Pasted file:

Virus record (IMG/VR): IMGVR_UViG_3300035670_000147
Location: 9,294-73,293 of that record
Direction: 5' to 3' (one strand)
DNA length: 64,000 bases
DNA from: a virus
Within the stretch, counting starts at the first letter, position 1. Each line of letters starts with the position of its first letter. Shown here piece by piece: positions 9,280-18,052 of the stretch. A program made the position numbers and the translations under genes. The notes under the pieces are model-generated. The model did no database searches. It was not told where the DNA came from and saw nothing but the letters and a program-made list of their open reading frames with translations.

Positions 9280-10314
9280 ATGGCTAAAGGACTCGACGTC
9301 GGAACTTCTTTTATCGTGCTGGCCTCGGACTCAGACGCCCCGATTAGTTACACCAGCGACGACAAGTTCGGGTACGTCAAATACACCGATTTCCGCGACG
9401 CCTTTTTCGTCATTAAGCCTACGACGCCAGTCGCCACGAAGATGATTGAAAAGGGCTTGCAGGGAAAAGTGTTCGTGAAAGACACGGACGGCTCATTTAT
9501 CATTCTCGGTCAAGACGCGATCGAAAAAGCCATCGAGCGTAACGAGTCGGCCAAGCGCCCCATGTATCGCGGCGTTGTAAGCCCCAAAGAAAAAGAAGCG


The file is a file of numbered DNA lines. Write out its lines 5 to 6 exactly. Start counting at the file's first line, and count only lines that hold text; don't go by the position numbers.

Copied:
DNA from: a virus
Within the stretch, counting starts at the first letter, position 1. Each line of letters starts with the position of its first letter. Shown here piece by piece: positions 9,280-18,052 of the stretch. A program made the position numbers and the translations under genes. The notes under the pieces are model-generated. The model did no database searches. It was not told where the DNA came from and saw nothing but the letters and a program-made list of their open reading frames with translations.